Do these therapies really cost nothing?
Yes. If delivered to a representative group of patients they pay for themselves twice over. First, they pay in reduced invalidity benefits and lost taxes due to invalidity. We know this from a series of controlled trials. Second, they pay for themselves in reduced costs of physical healthcare. Again we know this from controlled trials. It is so partly because the typical cost of an evidence-based course of treatment is only about $2,000.
How can these therapies become more widely available?
Two things are needed. First, there have to be enough people trained to deliver these therapies. This is the responsibility of universities and colleges, including of course supervised on-the-job training. Second, there have to be effective frameworks where trained people can be employed. The evidence is that recovery rates are higher where people are employed in teams where they can get supervision, in-service training, and clear career progression.
Those who fund healthcare have in the USA and UK the legal obligation to provide parity of esteem for mental and physical healthcare, and this requires that they are willing to fund high quality evidence-based therapies that are made easily available and provide the necessary duration of treatment, based on evidence. Insurers never fund half a hip replacement and they should not fund only half a proper course of psychological therapy.
What can be learnt from the English experience?
The English National Health Service has in recent years developed a totally new service to deliver evidence-based psychological therapies. (It’s called Improving Access to Psychological Therapies (IAPT)). This service has, over six years, trained altogether 6,000 therapists and is now treating nearly half a million people a year, with a recovery rate of 46% and rising. The prestigious journal Nature has called it “world-beating”.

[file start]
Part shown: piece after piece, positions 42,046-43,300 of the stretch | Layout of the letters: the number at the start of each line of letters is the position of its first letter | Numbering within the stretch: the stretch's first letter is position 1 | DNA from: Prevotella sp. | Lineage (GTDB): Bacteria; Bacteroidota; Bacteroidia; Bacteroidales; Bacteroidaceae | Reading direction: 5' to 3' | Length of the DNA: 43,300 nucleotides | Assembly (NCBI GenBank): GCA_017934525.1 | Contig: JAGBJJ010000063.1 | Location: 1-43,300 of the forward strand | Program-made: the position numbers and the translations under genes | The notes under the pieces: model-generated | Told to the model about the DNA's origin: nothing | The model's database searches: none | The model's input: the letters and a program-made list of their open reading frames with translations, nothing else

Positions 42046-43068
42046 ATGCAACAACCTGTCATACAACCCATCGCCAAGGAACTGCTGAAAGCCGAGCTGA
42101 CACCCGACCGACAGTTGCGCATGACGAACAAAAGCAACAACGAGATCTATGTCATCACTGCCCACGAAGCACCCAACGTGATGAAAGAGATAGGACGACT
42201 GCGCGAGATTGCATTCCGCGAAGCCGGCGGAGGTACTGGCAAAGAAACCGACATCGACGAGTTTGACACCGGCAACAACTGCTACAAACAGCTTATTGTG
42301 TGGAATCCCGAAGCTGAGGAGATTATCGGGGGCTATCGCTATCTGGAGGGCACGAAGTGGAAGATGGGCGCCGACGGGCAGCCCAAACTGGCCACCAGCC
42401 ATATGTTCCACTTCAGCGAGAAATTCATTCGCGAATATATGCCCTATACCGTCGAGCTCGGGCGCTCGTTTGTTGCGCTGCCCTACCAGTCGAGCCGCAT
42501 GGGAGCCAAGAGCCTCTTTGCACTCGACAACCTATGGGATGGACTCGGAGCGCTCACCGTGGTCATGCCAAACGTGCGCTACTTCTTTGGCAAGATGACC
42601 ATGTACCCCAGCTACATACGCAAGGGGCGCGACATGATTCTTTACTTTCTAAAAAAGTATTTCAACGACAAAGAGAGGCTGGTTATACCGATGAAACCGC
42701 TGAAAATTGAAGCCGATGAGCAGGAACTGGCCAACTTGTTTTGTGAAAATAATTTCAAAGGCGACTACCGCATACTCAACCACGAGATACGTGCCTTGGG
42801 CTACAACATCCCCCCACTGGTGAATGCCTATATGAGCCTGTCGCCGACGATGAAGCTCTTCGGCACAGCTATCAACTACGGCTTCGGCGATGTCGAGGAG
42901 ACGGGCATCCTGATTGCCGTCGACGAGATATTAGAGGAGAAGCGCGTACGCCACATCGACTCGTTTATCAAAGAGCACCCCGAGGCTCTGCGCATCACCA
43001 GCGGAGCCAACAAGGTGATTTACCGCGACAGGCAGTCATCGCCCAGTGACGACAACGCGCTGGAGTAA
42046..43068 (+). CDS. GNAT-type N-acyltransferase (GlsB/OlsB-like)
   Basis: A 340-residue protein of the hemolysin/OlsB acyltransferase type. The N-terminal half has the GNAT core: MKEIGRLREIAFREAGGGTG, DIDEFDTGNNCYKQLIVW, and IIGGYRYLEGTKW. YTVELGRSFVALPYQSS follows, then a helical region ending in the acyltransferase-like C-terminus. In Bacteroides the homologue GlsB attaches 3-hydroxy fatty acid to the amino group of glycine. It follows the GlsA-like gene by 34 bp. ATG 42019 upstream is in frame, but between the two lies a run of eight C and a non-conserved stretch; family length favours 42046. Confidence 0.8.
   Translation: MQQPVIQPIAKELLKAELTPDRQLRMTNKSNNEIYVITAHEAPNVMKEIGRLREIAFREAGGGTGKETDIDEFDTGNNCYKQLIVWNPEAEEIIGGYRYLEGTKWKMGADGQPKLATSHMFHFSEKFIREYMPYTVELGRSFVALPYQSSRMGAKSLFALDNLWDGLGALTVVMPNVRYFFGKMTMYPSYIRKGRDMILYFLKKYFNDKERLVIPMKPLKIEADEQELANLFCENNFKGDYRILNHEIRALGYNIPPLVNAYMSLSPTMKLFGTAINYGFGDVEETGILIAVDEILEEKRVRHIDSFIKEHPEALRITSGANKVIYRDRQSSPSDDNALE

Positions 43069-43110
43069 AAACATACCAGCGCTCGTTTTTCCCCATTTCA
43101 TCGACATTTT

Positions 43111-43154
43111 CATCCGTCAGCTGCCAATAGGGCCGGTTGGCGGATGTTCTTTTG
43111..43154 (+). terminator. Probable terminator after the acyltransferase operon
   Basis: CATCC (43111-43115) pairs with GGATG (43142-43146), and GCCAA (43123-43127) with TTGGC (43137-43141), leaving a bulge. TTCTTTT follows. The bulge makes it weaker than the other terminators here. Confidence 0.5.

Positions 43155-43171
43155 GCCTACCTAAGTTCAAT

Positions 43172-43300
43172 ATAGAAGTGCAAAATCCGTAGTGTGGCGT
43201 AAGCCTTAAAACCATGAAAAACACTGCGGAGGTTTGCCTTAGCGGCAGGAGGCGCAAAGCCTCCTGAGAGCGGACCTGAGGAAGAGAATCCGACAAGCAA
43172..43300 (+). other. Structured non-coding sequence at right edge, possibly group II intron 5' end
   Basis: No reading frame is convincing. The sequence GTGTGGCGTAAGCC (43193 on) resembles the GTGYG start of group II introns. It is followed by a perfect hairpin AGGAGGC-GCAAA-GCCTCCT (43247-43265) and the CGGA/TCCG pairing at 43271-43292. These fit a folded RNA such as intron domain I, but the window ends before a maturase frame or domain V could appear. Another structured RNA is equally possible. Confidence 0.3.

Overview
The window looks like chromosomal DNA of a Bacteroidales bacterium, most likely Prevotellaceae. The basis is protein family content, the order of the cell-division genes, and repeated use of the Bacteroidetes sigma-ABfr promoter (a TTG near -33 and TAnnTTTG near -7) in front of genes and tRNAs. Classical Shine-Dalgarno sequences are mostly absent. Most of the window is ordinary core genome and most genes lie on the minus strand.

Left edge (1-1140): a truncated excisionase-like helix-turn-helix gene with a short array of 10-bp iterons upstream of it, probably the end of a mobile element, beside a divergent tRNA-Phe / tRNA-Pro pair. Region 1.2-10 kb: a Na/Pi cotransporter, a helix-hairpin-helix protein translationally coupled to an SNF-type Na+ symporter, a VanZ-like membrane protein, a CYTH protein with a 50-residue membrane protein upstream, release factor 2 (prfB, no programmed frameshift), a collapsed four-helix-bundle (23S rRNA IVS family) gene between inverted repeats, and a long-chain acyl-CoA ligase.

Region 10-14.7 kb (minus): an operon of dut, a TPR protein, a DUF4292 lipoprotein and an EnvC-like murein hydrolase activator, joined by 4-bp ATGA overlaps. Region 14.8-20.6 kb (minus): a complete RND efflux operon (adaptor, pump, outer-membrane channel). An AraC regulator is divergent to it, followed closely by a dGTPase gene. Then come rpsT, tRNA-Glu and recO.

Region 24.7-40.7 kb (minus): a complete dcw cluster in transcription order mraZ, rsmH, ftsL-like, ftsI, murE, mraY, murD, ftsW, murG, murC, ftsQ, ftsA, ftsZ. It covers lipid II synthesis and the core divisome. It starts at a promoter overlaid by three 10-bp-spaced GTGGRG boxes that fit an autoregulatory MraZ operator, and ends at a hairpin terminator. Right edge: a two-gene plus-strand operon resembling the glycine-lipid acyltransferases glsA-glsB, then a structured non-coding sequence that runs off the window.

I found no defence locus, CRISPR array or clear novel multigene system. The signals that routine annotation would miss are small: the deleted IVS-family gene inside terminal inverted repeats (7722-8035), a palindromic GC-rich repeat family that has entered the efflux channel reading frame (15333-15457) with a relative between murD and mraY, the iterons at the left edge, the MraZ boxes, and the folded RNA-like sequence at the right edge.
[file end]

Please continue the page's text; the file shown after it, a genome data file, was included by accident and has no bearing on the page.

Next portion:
How can we prevent mental illness in the first place?
First we must of course treat it as soon as it appears. This is often in childhood, where the same evidence-based treatments for depression and anxiety disorders apply as in adulthood. For children’s behaviour problems, parent training and family therapy are recommended.
But we must also reduce the overall prevalence of mental illness. This requires major changes throughout society. First, more support and education for parents. Second, schools which give more priority to the well-being of children. Third, employers who treat their workers with appreciation and encouragement and not as income-maximising machines. Fourth, more positively-oriented media. And finally, a new citizens’ culture giving more priority to compassion, both as an emotion and as a spring for action.
Richard Layard is one of the world’s leading labor economists and a member of the House of Lords. David M. Clark is professor of psychology at the University of Oxford. Layard and Clark were the main drivers behind the UK’s Improving Access to Psychological Therapies program.